Older high-rise buildings 'a quake risk'

national June 09, 2014 00:00


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7.2 magnitude quake could bring down over a dozen towers in Bangkok, experts warn

IF A 7.2 magnitude earthquake strikes nearer to Bangkok than Chiang Rai, which was rattled by a raft of strong tremors last month, up to 17 towers in the capital would topple over, as they were built without appropriate safety measures, a Bangkok seminar heard recently.

Safety regulations should be amended to be enforced on all kinds of buildings, not just those above the minimum height of five storeys, to ensure they can withstand future seismic activity, which will be potentially harsher, said Assoc Prof Pennueng Wanitchai, a leading expert with the Asian Institute of Technology.
The Kanchanaburi fault lines are potentially more dangerous and cover larger areas than those in Chiang Rai that spawned strong shakers and more than a thousand aftershocks. Minor quakes occurring every 50 years may pose no risks to skyscrapers, but those occurring every 500 years could cause up to 12 structures taller than 12 metres to collapse, he said.
More powerful quakes occurring 
 every 2,500 years may flatten buildings with 20-40 storeys in Bangkok. The ministerial regulation of 1997 requires that |buildings with five storeys – or a height of about 15 metres – to be installed with quake safety measures. 
The Chiang Rai quakes damaged or destroyed many buildings with fewer than five storeys and other installations because there were no safety measures available when they were constructed.
City planning, which is non-existent in Thailand, could also help by restricting construction of tall buildings in areas where the soil is unstable, such as mud or clay.
Seismologists and engineering experts have attempted for a decade to seek the amendment of the quake safety regulations. 
The Department of Public Works and Town and Country Planning under the Interior Ministry would need to spearhead the effort to amend the law with a push and cooperation from the Bangkok Metropolitan Administration and local administrative bodies across the country.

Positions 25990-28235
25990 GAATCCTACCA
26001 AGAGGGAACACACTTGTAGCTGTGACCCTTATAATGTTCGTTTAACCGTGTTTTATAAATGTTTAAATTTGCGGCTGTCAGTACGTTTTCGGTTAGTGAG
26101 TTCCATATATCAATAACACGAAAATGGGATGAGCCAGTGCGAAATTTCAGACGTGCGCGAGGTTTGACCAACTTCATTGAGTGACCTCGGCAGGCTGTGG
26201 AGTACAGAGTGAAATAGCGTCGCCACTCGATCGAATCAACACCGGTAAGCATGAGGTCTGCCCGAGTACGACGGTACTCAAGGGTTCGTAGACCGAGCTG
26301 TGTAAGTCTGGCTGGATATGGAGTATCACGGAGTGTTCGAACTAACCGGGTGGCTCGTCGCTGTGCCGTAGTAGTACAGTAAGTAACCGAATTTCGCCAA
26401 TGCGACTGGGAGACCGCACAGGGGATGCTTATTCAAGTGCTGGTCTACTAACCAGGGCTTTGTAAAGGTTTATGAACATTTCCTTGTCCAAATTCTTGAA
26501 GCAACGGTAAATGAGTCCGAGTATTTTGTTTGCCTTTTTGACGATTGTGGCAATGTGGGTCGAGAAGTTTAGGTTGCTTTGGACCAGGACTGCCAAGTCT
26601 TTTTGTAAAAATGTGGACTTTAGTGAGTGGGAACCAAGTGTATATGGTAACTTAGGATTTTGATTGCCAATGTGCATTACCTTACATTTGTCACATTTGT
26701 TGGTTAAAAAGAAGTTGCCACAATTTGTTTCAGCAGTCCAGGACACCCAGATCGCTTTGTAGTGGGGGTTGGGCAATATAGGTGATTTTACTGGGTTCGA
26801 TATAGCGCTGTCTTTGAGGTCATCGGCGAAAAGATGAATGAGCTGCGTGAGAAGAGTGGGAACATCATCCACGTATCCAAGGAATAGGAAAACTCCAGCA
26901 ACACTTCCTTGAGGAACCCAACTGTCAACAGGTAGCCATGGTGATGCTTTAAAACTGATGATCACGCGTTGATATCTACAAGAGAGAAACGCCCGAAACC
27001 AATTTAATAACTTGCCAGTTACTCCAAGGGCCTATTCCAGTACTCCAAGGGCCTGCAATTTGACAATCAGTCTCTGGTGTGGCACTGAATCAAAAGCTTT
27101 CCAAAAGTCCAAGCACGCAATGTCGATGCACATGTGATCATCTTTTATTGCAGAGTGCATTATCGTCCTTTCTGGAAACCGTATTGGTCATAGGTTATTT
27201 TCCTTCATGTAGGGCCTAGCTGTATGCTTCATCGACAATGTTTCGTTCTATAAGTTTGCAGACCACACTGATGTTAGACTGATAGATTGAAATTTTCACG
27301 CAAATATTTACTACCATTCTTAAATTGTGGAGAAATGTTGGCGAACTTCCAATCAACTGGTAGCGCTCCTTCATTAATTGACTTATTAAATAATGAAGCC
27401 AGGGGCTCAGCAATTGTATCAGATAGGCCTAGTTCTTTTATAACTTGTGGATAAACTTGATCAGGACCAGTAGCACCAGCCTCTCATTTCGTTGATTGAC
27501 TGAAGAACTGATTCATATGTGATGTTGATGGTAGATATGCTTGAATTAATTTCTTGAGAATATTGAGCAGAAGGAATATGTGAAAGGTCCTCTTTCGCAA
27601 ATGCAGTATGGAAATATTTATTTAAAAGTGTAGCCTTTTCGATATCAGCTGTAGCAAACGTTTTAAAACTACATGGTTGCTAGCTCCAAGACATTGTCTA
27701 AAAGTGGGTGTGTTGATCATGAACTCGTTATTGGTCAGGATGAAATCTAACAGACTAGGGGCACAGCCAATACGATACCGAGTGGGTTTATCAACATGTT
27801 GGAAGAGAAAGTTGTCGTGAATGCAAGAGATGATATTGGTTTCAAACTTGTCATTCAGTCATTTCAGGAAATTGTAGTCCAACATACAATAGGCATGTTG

Schools being repaired
Assoc Professor Anek Siripanichgorn, a civil engineering lecturer at King Mongkut’s University of Technology Thon Buri, and the chairman of the Engineering Institute of Thailand (EIT) under Royal Patronage, said two quake-damaged schools in Chiang Rai were being repaired with the cost covered by Her Royal Highness Princess Maha Chakri Sirindhorn based on EIT criteria for quake safety measures.
The EIT is planning to construct two-storey quake-safe buildings in Chiang Rai to serve as models.
Assoc Prof Suttisak Soralump, at the EIT’s Coordination Centre for Disaster Mitigation, said a nationwide database on active fault lines should be updated and a new survey be carried out. About 220 engineers had surveyed the damage to 100 houses, with 90 of them in serious condition. Local construction workers have been trained on how to repair those homes, as they fear that they may be at risk if the homes they work on collapse.
Assoc Prof Amorn Pimanmas, a lecturer with the Sirindhorn International Institute of Technology under Thammasat University, said about 10,000 homes, buildings and installations were damaged in the Chiang Rai quakes in May. 
Authorities should design standard quake-safe models for owners to study and use when building new homes, he said.

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